WASHINGTON, DC -- After threatening it earlier in the day, President Donald Trump on Saturday evening said he would not be using an "enforceable quarantine" in the New York, New Jersey and Connecticut areas.
"A quarantine will not be necessary," the president said of the idea he had floated.
Instead, Trump asked the U.S. Centers for Disease Control and Prevention to issue a "strong travel advisory to be administered by the Governors, in consultation with the Federal Government."
The CDC announced the new travel advisory late Saturday night, urging people in those states to “refrain from non-essential domestic travel" for the next 14 days.
The governors of each of the three states had reacted strongly against the proposed quarantine measure.
"That is not a quarantine, that is a lockdown," New York Gov. Andrew Cuomo said in an interview on CNN, likening the restriction to Wuhan, China. "I don’t believe it would be legal. I believe it would be illegal."
Earlier Saturday, Trump had told reporters on the South Lawn of the White House: "We're thinking about certain things. Some people would like to see New York quarantined because it's a hotspot... We might not have to do it, but there's a possibility that sometime today we'll do a quarantine, short-term, two weeks on New York. Probably New Jersey, certain parts of Connecticut."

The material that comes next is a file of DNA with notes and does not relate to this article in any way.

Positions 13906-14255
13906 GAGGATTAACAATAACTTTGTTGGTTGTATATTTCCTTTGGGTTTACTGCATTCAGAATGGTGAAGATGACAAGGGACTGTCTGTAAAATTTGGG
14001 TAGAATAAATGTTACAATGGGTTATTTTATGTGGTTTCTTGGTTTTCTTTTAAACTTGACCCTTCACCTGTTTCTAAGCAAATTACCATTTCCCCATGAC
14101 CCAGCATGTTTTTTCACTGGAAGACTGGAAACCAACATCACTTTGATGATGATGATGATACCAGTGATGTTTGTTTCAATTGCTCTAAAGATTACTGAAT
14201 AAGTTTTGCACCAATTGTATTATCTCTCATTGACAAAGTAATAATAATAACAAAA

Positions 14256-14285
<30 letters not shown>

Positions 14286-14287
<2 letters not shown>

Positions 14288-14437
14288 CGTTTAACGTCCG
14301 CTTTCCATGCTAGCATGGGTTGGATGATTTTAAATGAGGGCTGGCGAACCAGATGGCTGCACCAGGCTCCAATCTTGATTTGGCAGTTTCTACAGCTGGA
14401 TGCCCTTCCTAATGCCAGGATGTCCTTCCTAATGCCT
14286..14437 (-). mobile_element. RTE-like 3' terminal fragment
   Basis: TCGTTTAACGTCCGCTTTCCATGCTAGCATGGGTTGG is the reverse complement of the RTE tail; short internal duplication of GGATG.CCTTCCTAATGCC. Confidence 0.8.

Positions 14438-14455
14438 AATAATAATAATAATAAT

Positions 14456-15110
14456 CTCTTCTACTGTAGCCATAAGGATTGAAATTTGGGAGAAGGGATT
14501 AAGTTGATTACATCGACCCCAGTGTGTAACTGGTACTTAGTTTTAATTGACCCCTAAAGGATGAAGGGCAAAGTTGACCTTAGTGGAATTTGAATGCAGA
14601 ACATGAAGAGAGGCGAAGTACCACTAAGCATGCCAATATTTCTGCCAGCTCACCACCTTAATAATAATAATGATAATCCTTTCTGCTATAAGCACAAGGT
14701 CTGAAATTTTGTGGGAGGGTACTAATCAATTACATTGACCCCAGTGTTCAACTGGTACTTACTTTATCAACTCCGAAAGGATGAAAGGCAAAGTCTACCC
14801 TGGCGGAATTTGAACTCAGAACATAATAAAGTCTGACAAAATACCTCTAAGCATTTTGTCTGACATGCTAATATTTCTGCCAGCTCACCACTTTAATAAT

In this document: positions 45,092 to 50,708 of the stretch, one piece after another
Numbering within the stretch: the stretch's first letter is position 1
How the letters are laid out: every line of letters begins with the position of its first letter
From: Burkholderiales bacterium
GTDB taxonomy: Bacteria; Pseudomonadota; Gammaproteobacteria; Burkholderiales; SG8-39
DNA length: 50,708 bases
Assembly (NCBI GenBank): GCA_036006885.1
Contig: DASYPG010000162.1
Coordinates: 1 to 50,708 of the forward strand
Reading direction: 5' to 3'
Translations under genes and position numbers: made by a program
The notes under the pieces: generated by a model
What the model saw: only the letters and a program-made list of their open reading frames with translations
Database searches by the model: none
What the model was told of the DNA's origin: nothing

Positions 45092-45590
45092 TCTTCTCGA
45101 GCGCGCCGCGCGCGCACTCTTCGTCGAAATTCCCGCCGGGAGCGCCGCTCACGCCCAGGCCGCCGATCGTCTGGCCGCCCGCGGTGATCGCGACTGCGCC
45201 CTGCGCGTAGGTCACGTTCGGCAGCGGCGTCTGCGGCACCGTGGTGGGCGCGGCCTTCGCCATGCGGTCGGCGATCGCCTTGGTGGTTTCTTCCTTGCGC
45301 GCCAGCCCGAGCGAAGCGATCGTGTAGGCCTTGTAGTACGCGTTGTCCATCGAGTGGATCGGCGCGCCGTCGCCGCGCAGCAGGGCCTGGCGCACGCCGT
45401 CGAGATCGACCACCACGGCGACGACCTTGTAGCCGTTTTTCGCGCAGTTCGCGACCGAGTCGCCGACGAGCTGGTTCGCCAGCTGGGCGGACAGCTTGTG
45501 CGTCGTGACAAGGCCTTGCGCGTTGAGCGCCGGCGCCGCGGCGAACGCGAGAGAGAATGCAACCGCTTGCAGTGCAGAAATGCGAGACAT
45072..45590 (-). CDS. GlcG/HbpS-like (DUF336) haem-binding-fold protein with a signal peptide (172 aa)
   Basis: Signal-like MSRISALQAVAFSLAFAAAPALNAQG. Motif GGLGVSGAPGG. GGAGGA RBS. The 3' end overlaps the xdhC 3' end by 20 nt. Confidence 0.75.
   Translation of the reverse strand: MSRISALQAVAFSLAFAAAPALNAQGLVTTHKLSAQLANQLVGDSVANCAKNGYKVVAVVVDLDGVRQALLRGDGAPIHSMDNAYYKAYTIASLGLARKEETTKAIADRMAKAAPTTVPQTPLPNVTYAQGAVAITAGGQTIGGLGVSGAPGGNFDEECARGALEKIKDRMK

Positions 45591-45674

The president had threatened to restrict travel from those areas because "they're having problems down in Florida, a lot of New Yorkers going down, we don't want that."
Trump had suggested the quarantine while Cuomo was holding a separate news conference. Cuomo said he had not spoken to the president about such a measure and said "it would be chaos and mayhem.”
“It’s totally opposite everything he’s been saying. I don’t think it is plausible. I don’t think it is legal,” Cuomo said, adding that it would be a “federal declaration of war.”
There are now 52,318 confirmed cases in New York, after 7,681 new cases were reported in the last 24 hours, Cuomo said at his press conference.
The deaths in the state were up to 728 from 519.
Cuomo did say there was a bit of good news: new hospitalizations and new ICU admissions went down in the last 24-hour period. He cautioned that one day does not prove a trend and the situation certainly could go the other way.
There were 372 people admitted in to an intensive care unit on Friday and 172 admitted on Saturday. For new hospitalizations, the number Friday was 1,154 and 847 for Saturday.
“The overall line is still up,” Cuomo said. “This is good news on a one day number.”
The governor also announced he was postponing the presidential primary in the state from April 28 to June 23, the date of the state's down ballot primary elections.